01-create-bucket-base

 

After you click the create button, you need to click the Properties button on the upper right side of the page.  Expand the section which says Static Website Hosting, select the Redirect all requests to another host name radio button, and type the URL that you want to redirect to.  In my case it is www.virtualdesignmaster.io:

02-bucket-redirect-base

Save the changes and repeat the process, but this time you will name the S3 bucket as the www name for your domain.  My example uses www.virtualdesignmaster.com:

03-create-bucket-www

Open the Properties section, expand the section which says Static Website Hosting, select the Redirect all requests to another host name radio button, and type the URL that you want to redirect to:

04-bucket-redirect-www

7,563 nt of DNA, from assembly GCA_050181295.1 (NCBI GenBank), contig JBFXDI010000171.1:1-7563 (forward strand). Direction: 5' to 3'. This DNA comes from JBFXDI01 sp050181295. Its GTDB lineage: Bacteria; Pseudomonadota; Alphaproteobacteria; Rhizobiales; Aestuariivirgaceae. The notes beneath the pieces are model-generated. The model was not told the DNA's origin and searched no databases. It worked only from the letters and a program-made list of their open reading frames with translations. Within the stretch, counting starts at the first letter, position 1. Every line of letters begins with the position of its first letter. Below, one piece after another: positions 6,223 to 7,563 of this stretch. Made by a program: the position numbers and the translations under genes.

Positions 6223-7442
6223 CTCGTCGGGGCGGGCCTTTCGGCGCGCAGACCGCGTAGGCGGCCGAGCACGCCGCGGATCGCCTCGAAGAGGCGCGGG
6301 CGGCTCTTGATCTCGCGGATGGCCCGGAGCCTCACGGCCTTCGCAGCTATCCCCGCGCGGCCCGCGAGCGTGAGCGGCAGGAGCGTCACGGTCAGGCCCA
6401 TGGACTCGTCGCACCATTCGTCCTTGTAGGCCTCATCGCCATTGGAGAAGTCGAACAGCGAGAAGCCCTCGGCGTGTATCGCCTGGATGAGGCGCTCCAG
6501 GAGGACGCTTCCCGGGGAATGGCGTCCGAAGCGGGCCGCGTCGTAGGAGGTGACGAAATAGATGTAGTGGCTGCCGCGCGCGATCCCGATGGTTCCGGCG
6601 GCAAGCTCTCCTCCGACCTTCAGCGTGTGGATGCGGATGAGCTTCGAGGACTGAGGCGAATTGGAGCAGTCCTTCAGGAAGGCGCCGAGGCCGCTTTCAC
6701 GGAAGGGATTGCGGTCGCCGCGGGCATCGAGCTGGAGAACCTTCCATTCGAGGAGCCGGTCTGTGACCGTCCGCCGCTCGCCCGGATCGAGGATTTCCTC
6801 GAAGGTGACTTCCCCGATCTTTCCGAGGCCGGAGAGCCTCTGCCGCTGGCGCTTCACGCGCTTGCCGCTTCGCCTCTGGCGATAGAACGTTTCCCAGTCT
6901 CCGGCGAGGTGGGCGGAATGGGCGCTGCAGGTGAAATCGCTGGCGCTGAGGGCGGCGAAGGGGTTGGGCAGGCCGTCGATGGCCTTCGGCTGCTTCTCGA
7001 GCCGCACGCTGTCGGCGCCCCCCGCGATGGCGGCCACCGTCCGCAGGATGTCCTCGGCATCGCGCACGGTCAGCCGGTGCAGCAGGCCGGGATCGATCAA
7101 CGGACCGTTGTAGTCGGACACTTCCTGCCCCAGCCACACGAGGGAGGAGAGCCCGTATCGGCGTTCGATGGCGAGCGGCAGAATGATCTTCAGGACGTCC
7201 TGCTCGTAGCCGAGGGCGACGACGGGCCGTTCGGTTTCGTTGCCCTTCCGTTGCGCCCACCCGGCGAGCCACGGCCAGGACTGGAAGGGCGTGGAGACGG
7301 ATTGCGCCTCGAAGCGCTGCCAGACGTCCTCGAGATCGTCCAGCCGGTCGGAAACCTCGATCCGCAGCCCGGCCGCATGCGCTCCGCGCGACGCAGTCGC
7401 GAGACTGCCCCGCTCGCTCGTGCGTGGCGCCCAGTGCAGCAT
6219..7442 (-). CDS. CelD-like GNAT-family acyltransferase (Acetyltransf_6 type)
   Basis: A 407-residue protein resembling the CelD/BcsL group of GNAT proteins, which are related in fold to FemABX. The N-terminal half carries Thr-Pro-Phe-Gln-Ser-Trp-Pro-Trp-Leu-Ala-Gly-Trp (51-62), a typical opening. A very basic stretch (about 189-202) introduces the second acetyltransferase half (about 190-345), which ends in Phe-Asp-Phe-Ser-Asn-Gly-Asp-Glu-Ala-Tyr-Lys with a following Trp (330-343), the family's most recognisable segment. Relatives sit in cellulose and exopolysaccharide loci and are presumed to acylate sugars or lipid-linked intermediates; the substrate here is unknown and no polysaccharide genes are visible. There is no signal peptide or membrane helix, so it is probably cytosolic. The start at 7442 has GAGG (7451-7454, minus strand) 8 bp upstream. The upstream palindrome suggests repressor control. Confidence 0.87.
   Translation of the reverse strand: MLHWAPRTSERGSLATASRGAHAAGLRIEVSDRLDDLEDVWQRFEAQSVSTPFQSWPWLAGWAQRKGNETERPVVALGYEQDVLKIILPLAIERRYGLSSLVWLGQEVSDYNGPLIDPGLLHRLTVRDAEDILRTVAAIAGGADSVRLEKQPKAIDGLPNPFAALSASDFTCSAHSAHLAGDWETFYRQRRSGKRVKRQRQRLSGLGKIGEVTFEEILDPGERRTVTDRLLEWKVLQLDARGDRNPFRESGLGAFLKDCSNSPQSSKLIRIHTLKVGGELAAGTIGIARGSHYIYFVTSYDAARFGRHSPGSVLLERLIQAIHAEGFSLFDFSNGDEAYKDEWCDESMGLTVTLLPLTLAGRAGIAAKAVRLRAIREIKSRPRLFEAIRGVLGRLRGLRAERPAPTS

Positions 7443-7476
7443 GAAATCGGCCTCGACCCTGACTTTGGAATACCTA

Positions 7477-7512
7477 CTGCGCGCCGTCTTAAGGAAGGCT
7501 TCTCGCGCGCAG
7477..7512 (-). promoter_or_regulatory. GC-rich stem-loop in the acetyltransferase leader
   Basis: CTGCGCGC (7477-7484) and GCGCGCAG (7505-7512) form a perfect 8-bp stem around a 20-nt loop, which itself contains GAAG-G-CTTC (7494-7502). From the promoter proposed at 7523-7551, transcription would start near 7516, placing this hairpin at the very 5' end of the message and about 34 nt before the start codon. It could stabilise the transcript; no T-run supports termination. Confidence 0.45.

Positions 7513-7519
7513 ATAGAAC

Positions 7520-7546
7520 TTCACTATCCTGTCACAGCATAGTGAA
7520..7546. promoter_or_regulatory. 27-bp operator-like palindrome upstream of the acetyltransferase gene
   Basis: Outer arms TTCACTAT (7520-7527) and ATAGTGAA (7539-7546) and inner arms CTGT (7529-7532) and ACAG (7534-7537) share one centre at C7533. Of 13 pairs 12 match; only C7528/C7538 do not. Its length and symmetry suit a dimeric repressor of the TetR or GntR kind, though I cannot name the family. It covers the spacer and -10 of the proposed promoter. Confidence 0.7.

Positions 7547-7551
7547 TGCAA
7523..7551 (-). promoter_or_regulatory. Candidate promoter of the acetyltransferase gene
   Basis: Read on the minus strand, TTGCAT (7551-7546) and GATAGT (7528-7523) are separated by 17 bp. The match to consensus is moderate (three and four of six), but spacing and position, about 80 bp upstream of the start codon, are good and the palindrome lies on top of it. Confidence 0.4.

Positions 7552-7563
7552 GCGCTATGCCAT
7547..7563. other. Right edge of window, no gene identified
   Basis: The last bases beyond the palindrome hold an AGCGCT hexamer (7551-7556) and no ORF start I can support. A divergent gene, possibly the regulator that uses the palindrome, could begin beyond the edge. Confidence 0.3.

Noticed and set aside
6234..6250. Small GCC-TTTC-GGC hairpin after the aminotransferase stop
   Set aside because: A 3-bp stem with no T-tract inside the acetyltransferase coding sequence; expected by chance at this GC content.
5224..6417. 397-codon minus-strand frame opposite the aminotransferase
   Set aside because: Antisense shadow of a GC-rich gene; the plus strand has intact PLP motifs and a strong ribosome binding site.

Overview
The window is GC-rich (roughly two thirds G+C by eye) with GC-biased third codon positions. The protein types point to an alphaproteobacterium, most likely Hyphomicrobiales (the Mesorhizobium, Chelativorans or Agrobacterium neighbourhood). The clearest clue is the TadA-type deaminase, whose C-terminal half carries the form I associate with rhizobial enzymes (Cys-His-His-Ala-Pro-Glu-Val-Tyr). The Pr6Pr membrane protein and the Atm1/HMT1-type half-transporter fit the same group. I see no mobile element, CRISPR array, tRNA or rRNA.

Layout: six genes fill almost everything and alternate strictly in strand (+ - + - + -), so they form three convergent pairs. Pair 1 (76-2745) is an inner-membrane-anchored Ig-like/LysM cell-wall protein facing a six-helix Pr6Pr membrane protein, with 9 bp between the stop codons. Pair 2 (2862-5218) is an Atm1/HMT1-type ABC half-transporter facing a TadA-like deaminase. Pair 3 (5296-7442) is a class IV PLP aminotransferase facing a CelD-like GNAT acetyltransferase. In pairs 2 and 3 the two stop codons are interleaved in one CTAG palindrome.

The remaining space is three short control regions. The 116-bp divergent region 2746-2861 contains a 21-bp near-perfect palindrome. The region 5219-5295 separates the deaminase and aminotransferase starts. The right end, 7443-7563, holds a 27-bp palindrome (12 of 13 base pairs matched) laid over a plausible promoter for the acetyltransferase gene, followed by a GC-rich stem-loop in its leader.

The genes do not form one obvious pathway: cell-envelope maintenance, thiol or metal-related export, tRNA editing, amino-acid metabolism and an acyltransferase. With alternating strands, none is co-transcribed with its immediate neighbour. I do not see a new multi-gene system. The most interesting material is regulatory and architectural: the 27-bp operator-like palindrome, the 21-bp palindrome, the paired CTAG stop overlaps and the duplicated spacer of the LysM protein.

That is your S3 configuration.  Next up is the DNS settings.

Route 53 Configuration for S3 Targets

Open up your Route 53 configuration in the AWS console.  Select the Hosted Zones area, choose the radio button for the zone we are working on and click Go to Record Sets:

route53-vdm

Click Create Record Set.  Leave the Name section empty, choose A – IPv4 address as the Type:

05-create-a-record-base

Change the Alias from the default of No to Yes:

06-alias

Click in the Alias Target field which brings up a droplist.  It may take up to 20 or more seconds to populate the list.  Under the S3 website endpoints you will see the one you’ve created.  Select that and click the Create button at the bottom: